Last updated: September 25, 2023
On one hand, painkillers have recently attracted a lot of negative attention, and for good reason. Did you know, for example, 80 percent of the painkillers consumed worldwide are consumed in the United States, despite the fact that Americans make up only 5 percent of the world’s population? Or that prescriptions for these drugs have jumped 300 percent in the last decade? When you add in the fact individuals addicted to painkillers often resort to heroine as a substitute, it’s easy to see why experts are concerned.
On the other hand, chronic pain, the most common reason painkillers are prescribed, is a real and debilitating medical condition. The supervised use of painkillers may be the only way a person suffering from chronic pain can achieve any kind of functionality. These drugs can also provide an important level of relief after surgery or an injury. So there are benefits.
Given the pros and cons of painkiller use, separating myths about people who take painkillers from the facts is now more important than ever. The most common myths include:
People on painkillers are pain free
Contrary to popular belief, these drugs may not relieve all pain. There’s a reason doctors call the process “pain management.” The idea isn’t so much to make pain go away completely—that’s often not possible—but to make the pain manageable, taking it from, say, a nigh unendurable level eight (on a scale of one to ten) to a bearable two.
People on painkillers look and act all doped up
While it’s true painkillers can slow people down and make them feel sedated, these side effects are usually mild and temporary. As a matter of fact, a recent study found almost no difference in motor skills and mental reaction time between healthy drivers and those taking opioid painkillers.
People on painkillers depend exclusively on drugs to relieve their pain
This isn’t usually true. Painkillers are most often prescribed in tandem with other pain-control strategies—e.g., physical therapy, massage, acupuncture, biofeedback, meditation, and cognitive therapy.
People on painkillers become addicted
The truth is, the vast majority of patients taking legally prescribed painkillers never become addicted. Those that do usually have a genetic predisposition—a family history of drug abuse or alcoholism, for example—preexisting psychiatric issues, or have demonstrated addictive behavior it in the past.
People who take pain killers need more of them as time goes on
Actually, most patients stick with the same dose throughout treatment. Of course some patients do become tolerant and require a larger dose, especially if they become depressed or their conditions worsen.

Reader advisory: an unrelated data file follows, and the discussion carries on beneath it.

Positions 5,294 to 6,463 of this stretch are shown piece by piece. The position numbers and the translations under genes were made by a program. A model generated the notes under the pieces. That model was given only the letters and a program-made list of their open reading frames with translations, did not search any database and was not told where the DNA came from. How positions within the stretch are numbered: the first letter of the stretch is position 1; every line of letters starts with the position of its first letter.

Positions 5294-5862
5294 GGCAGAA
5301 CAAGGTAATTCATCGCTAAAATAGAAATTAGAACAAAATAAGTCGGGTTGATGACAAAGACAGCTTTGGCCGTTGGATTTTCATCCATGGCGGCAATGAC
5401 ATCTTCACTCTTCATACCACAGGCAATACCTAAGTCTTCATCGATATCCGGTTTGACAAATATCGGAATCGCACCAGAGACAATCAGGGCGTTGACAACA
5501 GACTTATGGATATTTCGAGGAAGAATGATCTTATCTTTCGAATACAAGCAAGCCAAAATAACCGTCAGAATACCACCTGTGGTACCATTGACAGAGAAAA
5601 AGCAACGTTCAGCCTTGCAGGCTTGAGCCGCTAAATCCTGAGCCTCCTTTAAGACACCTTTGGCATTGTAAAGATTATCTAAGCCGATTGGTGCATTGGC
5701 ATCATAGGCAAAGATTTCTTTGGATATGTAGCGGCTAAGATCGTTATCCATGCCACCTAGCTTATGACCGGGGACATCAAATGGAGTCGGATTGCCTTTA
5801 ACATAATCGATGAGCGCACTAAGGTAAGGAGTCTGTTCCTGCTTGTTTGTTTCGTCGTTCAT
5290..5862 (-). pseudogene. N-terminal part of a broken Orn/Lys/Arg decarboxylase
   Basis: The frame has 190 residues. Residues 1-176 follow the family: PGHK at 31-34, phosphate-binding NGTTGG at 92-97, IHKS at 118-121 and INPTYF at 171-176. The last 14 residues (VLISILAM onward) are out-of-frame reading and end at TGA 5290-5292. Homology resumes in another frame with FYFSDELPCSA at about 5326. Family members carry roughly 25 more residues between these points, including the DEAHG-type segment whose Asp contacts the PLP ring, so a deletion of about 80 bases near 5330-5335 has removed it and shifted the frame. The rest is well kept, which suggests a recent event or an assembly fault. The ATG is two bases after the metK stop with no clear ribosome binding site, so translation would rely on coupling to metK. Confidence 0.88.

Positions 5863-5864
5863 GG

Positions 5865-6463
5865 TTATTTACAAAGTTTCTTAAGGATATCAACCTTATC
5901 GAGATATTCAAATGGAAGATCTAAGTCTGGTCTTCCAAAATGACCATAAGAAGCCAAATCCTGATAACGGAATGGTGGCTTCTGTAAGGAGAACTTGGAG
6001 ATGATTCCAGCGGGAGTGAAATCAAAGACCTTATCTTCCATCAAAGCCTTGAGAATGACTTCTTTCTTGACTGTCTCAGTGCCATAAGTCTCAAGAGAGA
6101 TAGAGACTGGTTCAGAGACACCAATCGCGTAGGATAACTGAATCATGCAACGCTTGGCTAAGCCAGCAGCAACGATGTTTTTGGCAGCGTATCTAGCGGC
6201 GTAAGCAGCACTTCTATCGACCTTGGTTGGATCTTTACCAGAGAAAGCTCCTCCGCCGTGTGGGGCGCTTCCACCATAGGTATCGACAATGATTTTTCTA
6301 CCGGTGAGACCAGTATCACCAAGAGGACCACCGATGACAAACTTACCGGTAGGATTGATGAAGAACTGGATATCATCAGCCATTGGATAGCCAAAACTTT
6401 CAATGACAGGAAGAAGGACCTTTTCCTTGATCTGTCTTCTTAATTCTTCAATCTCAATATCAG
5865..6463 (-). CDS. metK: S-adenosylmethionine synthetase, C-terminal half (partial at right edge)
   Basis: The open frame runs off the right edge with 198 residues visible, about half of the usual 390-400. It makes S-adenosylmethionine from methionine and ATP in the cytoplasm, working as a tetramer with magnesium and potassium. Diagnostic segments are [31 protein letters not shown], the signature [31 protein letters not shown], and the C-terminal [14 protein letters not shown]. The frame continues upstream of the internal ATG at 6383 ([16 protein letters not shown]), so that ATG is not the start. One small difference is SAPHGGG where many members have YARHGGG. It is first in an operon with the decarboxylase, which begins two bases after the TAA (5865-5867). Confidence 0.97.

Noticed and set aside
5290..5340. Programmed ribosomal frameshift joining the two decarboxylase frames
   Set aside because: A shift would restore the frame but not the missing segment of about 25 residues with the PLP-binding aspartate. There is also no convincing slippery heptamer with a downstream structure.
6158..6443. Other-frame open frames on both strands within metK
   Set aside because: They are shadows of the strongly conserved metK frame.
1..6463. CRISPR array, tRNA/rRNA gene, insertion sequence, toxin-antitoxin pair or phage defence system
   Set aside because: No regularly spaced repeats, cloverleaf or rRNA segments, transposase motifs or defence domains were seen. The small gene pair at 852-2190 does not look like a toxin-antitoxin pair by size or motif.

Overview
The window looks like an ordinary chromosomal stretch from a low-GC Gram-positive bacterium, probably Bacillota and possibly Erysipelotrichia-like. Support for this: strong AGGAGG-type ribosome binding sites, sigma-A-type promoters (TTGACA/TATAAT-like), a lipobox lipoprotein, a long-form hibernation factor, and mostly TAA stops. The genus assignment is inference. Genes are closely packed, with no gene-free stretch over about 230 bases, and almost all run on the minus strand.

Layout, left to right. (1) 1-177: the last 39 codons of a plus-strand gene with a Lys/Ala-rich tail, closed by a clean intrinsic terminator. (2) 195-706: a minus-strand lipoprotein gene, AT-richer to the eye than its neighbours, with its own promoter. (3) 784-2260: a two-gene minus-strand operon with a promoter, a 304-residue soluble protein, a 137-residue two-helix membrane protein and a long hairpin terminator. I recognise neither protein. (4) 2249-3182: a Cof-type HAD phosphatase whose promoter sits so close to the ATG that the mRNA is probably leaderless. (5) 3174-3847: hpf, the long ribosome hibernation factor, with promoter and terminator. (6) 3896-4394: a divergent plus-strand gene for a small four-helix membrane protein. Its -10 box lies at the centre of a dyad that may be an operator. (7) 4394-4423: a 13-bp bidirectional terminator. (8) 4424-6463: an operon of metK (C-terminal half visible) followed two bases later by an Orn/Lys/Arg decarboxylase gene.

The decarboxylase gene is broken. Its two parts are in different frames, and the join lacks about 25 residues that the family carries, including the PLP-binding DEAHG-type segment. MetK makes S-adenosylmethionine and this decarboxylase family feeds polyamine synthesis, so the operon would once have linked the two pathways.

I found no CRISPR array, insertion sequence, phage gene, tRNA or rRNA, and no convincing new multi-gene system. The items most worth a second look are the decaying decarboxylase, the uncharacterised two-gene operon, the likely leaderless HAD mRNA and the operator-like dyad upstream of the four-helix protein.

If you suffer withdrawal, you’re addicted
While it’s true curtailing long-term use of prescribed painkillers can trigger withdrawal, physical dependence is actually normal and expected. Because withdrawal is a possibility, patients going off painkillers should do so under medical supervision.
People taking prescribed painkillers for short periods can’t become addicted
While the majority of patients never become addicted, some individuals can become addicted with just one prescription. For this reason, many doctors prescribe a short-term course and ask the patient to revisit once that course is completed. Some doctors only prescribe the drugs during flare-ups.
People on painkillers don’t OD on their prescribed medication
This is a particularly dangerous myth. Patients who decide to increase their dosage without consulting their doctors place themselves at serious risk. As evidence of this, some 44 people per day die of prescription opioid overdose.
People who take prescribed painkillers don’t graduate to other drugs
As mentioned at the outset of this article, individuals who do become addicted to prescribed painkillers (somewhere between 5–25 percent of patients) often turn to heroine as a substitute, either because they can no longer get painkillers legally, or because heroine is cheaper and easier to obtain.
People who take painkillers would be better off without them
On the contrary, painkillers legally prescribed and closely monitored can provide legitimate medical benefits, especially for individuals with an acute injury and chronic pain patients who haven’t found relief with other treatments. However, given the possibility of addiction, close medical supervision throughout the course of treatment is a must.